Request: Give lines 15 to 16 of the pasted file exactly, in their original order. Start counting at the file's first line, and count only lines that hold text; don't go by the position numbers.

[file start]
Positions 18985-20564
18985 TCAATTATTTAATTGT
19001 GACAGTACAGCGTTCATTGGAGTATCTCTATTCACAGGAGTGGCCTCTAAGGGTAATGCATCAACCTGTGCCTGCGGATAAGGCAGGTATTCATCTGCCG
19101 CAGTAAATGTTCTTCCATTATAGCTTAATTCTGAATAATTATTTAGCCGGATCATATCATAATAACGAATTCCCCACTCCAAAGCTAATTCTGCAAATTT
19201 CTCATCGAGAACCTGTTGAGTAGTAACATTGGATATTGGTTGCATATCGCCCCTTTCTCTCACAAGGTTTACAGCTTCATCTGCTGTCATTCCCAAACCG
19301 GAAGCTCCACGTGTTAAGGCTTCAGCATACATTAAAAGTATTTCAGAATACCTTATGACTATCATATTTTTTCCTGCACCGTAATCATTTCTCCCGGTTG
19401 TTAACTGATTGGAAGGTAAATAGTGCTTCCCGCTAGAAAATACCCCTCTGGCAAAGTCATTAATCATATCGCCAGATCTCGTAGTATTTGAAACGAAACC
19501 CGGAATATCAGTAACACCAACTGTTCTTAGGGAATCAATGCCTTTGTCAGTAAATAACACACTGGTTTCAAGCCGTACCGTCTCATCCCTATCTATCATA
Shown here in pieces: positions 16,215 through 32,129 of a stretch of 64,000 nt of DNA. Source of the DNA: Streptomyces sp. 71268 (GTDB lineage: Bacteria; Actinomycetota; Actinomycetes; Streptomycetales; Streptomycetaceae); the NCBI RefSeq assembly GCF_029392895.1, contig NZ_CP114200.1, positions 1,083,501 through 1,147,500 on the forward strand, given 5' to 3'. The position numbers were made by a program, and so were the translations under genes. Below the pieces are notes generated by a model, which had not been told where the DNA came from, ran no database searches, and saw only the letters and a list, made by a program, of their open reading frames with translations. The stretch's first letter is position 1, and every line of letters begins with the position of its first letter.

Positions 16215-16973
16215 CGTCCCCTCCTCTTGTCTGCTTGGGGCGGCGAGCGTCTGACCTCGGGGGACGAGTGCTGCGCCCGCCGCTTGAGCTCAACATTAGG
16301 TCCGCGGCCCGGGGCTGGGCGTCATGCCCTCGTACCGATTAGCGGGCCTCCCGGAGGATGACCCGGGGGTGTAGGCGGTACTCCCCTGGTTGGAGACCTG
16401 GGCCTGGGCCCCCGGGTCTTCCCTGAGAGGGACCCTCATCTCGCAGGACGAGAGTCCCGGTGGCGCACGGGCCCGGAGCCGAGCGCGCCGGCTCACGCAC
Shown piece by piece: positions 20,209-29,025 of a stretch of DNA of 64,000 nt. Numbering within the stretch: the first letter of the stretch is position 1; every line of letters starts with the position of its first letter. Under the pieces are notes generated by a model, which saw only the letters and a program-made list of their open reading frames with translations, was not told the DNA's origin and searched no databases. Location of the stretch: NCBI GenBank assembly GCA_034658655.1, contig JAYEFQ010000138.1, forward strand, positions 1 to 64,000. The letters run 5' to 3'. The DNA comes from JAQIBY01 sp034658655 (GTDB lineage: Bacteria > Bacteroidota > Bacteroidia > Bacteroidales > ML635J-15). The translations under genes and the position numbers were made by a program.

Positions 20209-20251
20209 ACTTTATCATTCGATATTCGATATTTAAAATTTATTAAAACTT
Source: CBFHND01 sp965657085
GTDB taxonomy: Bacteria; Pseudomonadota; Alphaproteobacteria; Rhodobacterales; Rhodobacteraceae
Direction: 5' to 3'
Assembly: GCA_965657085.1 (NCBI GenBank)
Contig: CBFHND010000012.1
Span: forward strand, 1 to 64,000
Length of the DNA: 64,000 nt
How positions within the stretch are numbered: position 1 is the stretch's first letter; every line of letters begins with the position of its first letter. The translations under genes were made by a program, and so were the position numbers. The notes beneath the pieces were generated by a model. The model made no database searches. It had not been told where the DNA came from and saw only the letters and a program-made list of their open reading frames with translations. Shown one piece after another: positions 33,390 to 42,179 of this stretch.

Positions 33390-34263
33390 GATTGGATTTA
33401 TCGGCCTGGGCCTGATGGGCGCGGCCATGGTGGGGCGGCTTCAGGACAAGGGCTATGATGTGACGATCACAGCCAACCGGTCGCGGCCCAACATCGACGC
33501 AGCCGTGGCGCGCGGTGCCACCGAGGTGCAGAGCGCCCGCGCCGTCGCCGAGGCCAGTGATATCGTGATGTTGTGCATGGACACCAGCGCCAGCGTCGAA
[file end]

Positions 20209-20251
20209 ACTTTATCATTCGATATTCGATATTTAAAATTTATTAAAACTT